The following is a journal entry from my time serving in Africa as a missionary. It remembers a lesson I received from attending a celebration hosted by a Muslim family.
One of the neatest aspects of my time here in Africa is watching the bible come to life. The culture and way of life here is far removed from the western world and often touches the biblical world in ways we never witness in the States. For instance, I never felt the full impact of the words of God when he called Israel a “stiff-necked people” for turning to worship a golden calf until I witnessed my neighbor here plowing his field with an ox. How stubborn that animal was! It would stiffen its neck and not allow him to direct it as he turned around the field.
Another such example came today. I was given the opportunity to attend a baby naming ceremony. The process of naming a new child is done in a very different manner here. Instead of having a name picked out in advance (or possibly one for a boy and one for a girl) and this issue settled before the baby is even born, the people here will wait an entire week to give their newborn a name. A party will be held to announce the baby’s birth and its name to the world. In many instances, the mother may not even know the name of the child before this moment as the father has the right to choose the child’s name. Family, friends and prominent people from the village or community will be invited to the festivities, so a lot of chairs are needed.
By the time we arrived at the celebration, many people had already made their way to the home and quite a crowd was gathered. I was ushered in and directed toward some of the last remaining seats. Soon enough, the yard was full and the hosts were scrambling to produce more chairs, which continued to depreciate in quality until small stools were being pulled out of the house. Then the shuffle began.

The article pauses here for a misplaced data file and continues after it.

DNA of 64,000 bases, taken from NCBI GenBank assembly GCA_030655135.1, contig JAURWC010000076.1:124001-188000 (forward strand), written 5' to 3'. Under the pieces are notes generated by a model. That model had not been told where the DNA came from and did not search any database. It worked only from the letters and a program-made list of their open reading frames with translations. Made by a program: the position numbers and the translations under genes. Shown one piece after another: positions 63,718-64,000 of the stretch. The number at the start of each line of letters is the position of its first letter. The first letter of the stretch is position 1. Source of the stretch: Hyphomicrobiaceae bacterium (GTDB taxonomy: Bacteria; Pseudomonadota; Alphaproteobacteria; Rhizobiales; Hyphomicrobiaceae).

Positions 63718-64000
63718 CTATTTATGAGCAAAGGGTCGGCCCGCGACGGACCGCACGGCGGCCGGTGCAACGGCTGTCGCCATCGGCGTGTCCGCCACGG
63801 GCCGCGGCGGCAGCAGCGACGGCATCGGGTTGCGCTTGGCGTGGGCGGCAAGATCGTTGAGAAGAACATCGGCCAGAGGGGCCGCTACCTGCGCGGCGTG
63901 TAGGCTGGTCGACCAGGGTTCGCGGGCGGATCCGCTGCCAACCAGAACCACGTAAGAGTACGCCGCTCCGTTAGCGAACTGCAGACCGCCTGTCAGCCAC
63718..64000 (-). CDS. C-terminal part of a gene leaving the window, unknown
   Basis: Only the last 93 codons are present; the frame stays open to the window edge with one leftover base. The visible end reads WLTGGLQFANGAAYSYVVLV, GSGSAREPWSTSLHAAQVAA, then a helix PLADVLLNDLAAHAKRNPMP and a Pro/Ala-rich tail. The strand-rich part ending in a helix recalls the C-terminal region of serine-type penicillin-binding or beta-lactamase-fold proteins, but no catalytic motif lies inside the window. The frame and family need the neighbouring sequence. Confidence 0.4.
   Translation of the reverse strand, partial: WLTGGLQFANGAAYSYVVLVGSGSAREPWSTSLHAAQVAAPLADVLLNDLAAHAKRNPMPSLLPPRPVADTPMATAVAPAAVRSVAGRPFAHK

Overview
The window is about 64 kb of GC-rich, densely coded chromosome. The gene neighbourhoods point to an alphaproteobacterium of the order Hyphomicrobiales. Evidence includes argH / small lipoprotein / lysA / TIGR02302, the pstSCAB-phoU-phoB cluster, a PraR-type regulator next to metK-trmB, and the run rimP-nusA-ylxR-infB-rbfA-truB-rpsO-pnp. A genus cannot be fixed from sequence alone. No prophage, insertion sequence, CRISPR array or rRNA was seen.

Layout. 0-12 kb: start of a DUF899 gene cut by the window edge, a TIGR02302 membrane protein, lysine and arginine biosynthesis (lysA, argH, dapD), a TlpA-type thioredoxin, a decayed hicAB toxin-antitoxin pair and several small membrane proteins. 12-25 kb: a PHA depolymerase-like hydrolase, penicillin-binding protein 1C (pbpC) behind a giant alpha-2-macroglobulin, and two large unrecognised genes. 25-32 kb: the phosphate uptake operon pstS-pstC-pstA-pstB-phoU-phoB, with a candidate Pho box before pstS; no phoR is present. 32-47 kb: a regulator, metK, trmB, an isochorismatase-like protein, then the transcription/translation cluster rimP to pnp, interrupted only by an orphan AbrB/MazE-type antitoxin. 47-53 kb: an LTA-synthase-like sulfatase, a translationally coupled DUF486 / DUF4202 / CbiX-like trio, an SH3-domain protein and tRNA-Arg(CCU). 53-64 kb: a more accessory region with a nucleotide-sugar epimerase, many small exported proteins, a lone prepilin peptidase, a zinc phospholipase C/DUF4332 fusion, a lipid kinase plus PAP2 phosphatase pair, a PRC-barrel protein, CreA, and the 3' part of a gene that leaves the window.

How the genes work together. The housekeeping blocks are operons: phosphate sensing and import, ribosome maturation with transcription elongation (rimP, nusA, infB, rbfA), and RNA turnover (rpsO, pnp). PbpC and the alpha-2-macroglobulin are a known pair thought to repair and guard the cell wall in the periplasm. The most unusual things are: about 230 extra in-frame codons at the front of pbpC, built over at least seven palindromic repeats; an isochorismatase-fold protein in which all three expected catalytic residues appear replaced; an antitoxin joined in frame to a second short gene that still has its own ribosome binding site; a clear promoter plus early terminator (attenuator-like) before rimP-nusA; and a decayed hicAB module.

I watched as some guests were asked to give their seat up, and as new guests were seated in the remaining chairs. During this fiasco, a small crowd of women produced themselves in a particularly showy fashion. Each was dressed in elaborate, traditional dress and it was obvious that this group had a high opinion of their net worth to this event. Upon seeing that the seating had been taken, these ladies began to complain as they were lead to a group of seats they deemed unworthy of their rear ends.
I was taken back as I watched a biblical parable unfold right before me. Luke in his gospel reminds us of Jesus’s words on this issue.
Now he told a parable to those who were invited, when he noticed how they chose the places of honor, saying to them, “When you are invited by someone to a wedding feast, do not sit down in a place of honor, lest someone more distinguished than you be invited by him, and he who invited you both will come and say to you, ‘Give your place to this person,’ and then you will begin with shame to take the lowest place. But when you are invited, go and sit in the lowest place, so that when your host comes he may say to you, ‘Friend, move up higher.’ Then you will be honored in the presence of all who sit at table with you. For everyone who exalts himself will be humbled, and he who humbles himself will be exalted.” (Luke 14:7-11)
What a privilege it was to see this play out in real life. As these women began to protest the offense made against their honor, it became evident they viewed themselves in a much higher fashion than reality would exhibit. I watched on as a deep spiritual truth was laid out in the light of day by a group of egotistical African women.
God’s Word calls those of us who profess Christ and his kingdom to a much different way of life. Instead of proving our prominence and asserting our place in front, we are called to the end of the line. We are to place others before ourselves, as Christ placed us before himself. If we are ever to make a difference in this world for the Kingdom of God, we will certainly not do it from the front of the line.
Keelan leads the Peoples Next Door project and is a Senior Church Consultant with the Union Baptist Association in Houston, TX. He is working on a PhD in Missiology at Southeastern Baptist Theological Seminary. In previous years, he spent time as a church planter in West Africa with the IMB and doing ethno-graphic research in Washington, DC with NAMB.